Cervical Cancer

Last October I went to New York City to visit a dear friend.  She lives in the center of Manhattan and we went to see a couple of Broadway shows.  One of the shows was the musical, “EVITA”.  It is an amazing story of Eva Duarte de Peron.  It takes place in Argentina and roughly follows her rise from rags to riches by marrying a very powerful man.  This man became the president of Argentina and she became the First Lady in 1946 until her death in 1952.

The show starts with the curtains slowly opening and the stage is set with hundreds of white flowers and a beautiful white ballroom gown that had been worn by the First Lady affectionately known as “Evita”. This was a mournful tribute to Eva Peron Duarte, the First Lady of Argentina.  Beloved by the people of Argentina who died at the age of 33….FROM CERVICAL CANCER.

I am happy to say that we have come very far since then and cervical cancer in the developed world is no longer the death sentence it was for women in the middle of the 20th century.

What have we learned? 

We have learned that a VIRUS is responsible for the majority of (70%) of all cervical cancers. The theory that a virus could cause cancer at all was a revolutionary concept in the 1970’s.  Then, in 1983 a German researcher, Dr. H. Zur Hausen and his team isolated the DNA of the Human Papilloma Virus (HPV) from cervical cancer tumor biopsies. This discovery was also made possible by the unwitting* contribution of Ms. Henrietta Lacks. Ms. Lacks was an African American woman whose unique cervical cancer cells had a special quality of being able to survive and be used in research.  Although she died in 1951 of cervical cancer in Baltimore Maryland at the age of 31 her cells live on and provide the tissue for biomedical and cosmetic research.

What you should know:

There is a vaccine, Gardasil  to reduce the risk of cervical cancer.  You are eligible for the vaccine starting at age 9 through 45.

Human Papilloma virus is sexually transmitted.  1 out of 3 adults in the USA has been exposed to this virus.  Once you have the virus it will be with you for the rest of your life.  It may, however, be undetectable at times with the pap smear. 

Pap smears which evaluate the health of the cervix should be done starting at age 21 through 65. The pap smear is done every 3 years so long as you have no history of cervical changes associated w HPV exposure.  These changes are categorized as dysplasia and will change the surveillance usually to every year depending on the category of cervical change.  

We start screening for HPV with the Pap smear starting at age 30.  If you have been exposed to the HPV sometime in your lifetime it does not mean that you will get cancer of the cervix.   It does however change the evaluation of your cervix to sometimes include a colposcopy. 

The flat wart that sometimes is on the vulva or any other part of the skin is also HPV.  However, this type of HPV virus is benign and is not associated with cervical cancer.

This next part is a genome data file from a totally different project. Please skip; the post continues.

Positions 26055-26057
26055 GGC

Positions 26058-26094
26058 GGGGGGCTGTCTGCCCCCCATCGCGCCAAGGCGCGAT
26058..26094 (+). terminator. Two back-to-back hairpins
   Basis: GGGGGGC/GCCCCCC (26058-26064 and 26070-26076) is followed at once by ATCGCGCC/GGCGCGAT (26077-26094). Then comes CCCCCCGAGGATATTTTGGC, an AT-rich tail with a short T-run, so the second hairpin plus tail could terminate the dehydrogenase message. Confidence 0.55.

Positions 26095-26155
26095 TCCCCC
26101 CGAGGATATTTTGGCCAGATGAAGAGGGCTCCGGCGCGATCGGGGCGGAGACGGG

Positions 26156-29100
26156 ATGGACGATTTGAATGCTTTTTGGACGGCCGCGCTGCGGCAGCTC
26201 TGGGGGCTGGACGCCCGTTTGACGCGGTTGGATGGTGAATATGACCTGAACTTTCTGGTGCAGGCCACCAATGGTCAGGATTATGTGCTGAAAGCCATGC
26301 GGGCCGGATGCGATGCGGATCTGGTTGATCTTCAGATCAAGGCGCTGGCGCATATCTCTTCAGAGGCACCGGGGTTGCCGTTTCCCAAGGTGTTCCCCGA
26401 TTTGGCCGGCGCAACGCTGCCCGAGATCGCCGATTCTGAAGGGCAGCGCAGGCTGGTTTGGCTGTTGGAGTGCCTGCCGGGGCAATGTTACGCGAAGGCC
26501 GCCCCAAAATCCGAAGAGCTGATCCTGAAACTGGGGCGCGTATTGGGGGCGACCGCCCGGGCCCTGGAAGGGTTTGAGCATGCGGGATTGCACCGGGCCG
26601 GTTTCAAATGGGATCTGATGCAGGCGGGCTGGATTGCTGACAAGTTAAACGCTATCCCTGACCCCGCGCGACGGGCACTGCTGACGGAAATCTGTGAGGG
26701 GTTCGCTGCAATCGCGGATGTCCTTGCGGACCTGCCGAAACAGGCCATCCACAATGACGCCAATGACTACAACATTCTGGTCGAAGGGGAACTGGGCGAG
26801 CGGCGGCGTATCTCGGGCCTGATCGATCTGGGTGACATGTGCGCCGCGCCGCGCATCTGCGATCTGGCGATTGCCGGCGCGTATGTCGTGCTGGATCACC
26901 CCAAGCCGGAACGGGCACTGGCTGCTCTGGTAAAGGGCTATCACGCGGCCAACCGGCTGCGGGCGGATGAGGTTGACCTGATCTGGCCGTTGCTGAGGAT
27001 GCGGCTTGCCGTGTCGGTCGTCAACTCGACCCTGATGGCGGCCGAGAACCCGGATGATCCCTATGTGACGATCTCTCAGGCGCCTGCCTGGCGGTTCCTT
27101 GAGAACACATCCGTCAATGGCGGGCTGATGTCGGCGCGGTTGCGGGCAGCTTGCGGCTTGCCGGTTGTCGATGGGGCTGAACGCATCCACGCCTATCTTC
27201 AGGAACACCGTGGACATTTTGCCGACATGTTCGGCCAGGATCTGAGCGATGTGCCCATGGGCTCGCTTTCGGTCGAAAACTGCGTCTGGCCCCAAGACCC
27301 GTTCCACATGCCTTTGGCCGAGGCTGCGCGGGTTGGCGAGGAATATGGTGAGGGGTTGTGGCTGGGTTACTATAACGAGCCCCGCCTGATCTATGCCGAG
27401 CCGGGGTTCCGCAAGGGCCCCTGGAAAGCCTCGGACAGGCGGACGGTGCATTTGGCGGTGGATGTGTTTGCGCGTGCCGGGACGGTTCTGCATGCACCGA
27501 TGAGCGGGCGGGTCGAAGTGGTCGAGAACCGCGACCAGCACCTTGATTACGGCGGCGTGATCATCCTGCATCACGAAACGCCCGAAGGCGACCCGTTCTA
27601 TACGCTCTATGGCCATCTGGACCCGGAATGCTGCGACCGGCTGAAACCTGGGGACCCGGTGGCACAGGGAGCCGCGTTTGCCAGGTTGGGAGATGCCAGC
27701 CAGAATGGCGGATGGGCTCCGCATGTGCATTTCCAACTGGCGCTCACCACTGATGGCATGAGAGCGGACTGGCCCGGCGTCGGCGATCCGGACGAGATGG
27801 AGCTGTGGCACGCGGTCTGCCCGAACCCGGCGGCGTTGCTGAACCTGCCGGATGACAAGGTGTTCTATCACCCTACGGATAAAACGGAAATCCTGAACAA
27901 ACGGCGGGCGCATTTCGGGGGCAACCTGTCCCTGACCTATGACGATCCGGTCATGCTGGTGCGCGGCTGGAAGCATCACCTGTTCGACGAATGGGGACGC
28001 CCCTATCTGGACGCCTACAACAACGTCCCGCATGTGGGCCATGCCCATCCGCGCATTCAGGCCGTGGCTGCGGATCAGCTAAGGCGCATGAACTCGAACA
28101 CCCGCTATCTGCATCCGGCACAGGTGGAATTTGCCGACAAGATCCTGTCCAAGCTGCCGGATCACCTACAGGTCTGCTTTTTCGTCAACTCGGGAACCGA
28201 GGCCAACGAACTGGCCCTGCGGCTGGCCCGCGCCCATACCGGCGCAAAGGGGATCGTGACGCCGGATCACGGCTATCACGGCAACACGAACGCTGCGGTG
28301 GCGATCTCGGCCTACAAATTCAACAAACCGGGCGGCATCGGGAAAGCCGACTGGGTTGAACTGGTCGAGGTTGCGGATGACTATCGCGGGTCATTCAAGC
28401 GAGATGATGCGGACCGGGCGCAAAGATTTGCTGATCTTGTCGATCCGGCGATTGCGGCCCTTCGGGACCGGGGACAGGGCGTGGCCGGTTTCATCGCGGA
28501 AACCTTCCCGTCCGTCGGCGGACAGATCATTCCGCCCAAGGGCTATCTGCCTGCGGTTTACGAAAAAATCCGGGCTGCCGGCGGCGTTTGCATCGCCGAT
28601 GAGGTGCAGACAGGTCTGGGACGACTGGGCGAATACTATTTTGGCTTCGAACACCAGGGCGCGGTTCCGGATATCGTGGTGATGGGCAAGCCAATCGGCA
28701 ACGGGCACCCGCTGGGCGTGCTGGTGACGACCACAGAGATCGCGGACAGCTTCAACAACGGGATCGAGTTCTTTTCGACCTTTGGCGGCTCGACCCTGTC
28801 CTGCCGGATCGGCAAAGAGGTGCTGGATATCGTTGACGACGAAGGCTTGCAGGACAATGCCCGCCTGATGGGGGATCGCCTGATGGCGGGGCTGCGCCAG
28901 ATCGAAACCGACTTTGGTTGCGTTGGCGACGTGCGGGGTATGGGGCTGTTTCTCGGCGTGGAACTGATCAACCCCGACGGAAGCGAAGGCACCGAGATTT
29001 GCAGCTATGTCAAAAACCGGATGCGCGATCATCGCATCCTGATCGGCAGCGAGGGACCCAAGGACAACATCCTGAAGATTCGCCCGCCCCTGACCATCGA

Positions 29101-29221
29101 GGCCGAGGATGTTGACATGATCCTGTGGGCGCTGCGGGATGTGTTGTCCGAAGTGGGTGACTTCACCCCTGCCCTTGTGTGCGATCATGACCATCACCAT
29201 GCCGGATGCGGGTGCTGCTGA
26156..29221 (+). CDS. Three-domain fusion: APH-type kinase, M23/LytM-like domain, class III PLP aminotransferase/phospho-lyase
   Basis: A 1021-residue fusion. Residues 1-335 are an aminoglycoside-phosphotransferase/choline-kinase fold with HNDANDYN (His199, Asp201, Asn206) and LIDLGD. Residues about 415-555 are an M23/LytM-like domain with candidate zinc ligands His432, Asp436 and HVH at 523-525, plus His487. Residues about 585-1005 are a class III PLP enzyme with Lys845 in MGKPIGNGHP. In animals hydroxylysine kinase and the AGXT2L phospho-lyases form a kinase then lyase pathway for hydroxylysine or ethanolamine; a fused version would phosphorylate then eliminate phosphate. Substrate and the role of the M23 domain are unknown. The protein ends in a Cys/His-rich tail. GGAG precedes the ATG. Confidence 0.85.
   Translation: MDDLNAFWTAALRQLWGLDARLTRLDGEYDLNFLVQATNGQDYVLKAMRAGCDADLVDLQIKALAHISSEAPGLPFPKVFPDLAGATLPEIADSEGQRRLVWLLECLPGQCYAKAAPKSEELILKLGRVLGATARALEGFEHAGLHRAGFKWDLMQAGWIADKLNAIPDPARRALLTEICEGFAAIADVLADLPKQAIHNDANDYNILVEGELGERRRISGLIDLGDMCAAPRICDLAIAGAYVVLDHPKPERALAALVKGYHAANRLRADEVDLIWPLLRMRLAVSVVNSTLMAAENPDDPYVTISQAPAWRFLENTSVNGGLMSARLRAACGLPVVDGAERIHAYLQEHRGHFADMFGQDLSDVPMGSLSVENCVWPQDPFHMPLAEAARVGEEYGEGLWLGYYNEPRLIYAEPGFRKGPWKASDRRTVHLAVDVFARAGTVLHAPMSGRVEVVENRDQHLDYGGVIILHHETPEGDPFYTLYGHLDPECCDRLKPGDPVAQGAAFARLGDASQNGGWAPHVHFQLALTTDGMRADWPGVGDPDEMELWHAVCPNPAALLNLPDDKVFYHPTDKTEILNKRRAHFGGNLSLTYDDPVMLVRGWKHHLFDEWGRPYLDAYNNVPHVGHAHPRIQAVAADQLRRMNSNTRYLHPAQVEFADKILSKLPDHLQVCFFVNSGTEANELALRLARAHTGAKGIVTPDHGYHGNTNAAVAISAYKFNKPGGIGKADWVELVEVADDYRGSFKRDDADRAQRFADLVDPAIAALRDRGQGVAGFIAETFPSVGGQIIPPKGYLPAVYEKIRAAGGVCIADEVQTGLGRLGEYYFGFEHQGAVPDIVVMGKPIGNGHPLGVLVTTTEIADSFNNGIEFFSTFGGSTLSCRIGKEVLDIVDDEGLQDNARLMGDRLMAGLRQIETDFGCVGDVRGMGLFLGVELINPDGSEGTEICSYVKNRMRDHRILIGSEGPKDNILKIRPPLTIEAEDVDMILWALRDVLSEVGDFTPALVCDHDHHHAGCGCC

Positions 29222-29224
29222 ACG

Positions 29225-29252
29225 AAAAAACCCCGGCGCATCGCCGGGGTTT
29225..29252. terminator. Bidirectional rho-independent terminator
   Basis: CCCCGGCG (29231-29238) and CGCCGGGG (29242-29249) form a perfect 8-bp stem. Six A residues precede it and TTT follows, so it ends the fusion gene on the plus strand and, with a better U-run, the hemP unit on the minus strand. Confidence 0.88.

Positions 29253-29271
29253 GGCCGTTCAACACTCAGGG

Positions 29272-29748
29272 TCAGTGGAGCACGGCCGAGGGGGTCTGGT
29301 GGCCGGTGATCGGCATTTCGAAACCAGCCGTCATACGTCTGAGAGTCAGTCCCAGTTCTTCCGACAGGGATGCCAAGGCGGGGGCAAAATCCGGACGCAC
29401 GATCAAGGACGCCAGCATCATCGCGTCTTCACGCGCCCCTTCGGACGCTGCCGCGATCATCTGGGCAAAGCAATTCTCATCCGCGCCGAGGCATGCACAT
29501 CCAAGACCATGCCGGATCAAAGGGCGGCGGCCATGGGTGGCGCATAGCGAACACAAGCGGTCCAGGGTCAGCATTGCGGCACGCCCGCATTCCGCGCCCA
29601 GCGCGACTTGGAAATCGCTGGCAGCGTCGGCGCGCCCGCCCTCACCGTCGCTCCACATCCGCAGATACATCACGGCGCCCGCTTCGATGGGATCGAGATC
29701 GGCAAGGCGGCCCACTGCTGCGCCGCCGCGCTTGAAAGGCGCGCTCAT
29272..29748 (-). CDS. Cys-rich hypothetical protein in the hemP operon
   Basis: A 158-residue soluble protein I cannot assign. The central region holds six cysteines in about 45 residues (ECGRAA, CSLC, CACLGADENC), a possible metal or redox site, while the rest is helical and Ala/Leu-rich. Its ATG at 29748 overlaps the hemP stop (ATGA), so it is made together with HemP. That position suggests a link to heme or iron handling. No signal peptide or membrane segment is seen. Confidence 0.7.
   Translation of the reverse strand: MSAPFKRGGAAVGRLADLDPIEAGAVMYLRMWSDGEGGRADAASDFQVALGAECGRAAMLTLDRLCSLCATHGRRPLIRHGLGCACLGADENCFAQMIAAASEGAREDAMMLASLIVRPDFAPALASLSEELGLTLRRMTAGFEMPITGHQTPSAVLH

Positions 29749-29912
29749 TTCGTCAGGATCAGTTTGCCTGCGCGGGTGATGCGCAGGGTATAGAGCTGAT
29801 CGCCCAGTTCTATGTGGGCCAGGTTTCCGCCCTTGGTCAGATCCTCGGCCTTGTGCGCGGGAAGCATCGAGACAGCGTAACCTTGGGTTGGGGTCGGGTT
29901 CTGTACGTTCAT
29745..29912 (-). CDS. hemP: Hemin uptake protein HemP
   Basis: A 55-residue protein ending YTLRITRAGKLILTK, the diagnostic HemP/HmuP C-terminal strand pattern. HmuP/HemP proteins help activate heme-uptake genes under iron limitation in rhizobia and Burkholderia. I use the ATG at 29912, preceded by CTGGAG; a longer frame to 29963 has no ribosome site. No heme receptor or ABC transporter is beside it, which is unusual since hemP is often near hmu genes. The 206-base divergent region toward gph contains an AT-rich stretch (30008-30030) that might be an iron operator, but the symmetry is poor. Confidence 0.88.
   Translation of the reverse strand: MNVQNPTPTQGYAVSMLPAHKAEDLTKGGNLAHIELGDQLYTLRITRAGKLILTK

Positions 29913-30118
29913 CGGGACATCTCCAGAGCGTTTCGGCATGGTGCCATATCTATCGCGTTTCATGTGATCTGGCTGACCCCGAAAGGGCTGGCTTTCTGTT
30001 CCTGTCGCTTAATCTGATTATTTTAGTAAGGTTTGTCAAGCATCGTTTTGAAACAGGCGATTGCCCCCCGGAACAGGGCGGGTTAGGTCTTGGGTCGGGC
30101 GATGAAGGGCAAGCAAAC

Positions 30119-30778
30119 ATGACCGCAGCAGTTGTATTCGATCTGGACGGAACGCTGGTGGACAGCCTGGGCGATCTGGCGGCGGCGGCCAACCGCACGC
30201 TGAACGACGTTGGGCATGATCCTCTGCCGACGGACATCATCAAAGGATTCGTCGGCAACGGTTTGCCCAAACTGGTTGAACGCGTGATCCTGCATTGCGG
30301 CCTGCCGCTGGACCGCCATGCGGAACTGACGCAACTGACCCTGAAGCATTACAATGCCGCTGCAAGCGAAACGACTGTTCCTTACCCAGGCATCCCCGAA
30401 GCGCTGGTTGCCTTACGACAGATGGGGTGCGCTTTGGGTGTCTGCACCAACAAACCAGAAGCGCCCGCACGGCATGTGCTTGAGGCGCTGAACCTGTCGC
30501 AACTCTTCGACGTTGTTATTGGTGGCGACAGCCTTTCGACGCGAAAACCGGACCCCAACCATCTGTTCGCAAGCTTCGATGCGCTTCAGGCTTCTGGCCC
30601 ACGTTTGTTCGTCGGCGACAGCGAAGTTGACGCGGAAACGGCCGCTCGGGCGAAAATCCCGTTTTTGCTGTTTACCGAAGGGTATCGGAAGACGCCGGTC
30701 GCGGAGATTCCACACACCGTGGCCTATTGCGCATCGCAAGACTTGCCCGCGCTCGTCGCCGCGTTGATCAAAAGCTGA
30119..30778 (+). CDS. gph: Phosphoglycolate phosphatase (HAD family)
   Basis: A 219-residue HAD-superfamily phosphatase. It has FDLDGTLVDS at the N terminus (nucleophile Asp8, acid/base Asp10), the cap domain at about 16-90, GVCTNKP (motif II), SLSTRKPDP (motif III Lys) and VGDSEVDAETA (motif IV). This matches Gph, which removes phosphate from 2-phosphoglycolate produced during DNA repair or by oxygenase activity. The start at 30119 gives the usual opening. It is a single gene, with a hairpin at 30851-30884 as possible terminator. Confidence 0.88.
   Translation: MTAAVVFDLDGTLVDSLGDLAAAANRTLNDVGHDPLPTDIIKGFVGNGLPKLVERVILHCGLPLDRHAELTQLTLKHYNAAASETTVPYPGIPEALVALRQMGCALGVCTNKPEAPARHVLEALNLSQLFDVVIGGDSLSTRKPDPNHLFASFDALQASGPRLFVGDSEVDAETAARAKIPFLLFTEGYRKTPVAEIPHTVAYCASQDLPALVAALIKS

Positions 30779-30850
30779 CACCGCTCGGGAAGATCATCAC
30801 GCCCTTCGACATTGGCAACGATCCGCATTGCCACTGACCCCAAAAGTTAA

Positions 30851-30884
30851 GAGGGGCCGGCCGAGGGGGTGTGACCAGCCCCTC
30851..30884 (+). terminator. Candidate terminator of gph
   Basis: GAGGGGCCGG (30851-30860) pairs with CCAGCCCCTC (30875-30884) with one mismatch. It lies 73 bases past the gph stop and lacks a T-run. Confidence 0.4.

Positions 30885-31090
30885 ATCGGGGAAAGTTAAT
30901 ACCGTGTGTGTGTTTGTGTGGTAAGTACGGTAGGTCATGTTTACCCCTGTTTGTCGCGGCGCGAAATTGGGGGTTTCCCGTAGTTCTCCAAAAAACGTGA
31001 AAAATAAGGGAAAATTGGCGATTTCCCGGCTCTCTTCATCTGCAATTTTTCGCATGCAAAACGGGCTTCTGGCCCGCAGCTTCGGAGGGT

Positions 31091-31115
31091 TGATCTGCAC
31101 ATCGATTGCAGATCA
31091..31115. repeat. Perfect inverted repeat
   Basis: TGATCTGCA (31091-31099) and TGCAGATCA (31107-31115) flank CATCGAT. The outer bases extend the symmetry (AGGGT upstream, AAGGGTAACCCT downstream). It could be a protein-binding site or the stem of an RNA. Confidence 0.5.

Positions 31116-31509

How to avoid risk of HPV, DON’T HAVE SEX.  Just kidding.   In our society sexual intercourse is a significant part of human relationships.  I recommend use of condoms which is not an absolute protective method, but it does reduce exposure.   Get the vaccine.  Again, this will protect you from the more common high-risk types of HPV, notably the HPV type 16 and 18.  These 2 are the ones in developed countries that are closely associated w cervical cancer.  However, in poor resource communities or developing worlds, there are other types to be considered like type 45 or 51.  

On this note, I would like to state that in this country Latinas and African American women continue to have the higher rate of cervical cancer and death from this disease.  This is due to access to quality care.  In areas of poor resource, the risk is higher of death from this preventable cancer and the issues are multifactorial.  I work with an organization Grounds for Health, in Vermont, that has been organizing coffee growing communities to address this health issue.  It is such a solvable problem.  Please join me in disseminating their information and their work.  Please visit groundsforhealth.org for additional information.

Thanks, and I hope you have learned a little bit in this blog.  

*History of Henriette Lacks cells is important for women to understand especially women of color. Her cells were taken for research without her consent as this was not a practice at the time. If obtaining consent had been the practice it is unlikely that it would have been offered to Ms. Lacks.  As an African American woman in the 1950’s, her care reflected the poor access and the poor quality associated with  marginalized racial groups in the United States.  

Since the start of the HeLa cell line, millions of dollars have been made in research and product creation by the use of her cell lines.  She has received very little recognition and her family has never been compensated.  For more information please read the book The Life of Henrietta Lacks by Rebecca Skloot.  Also available on audio.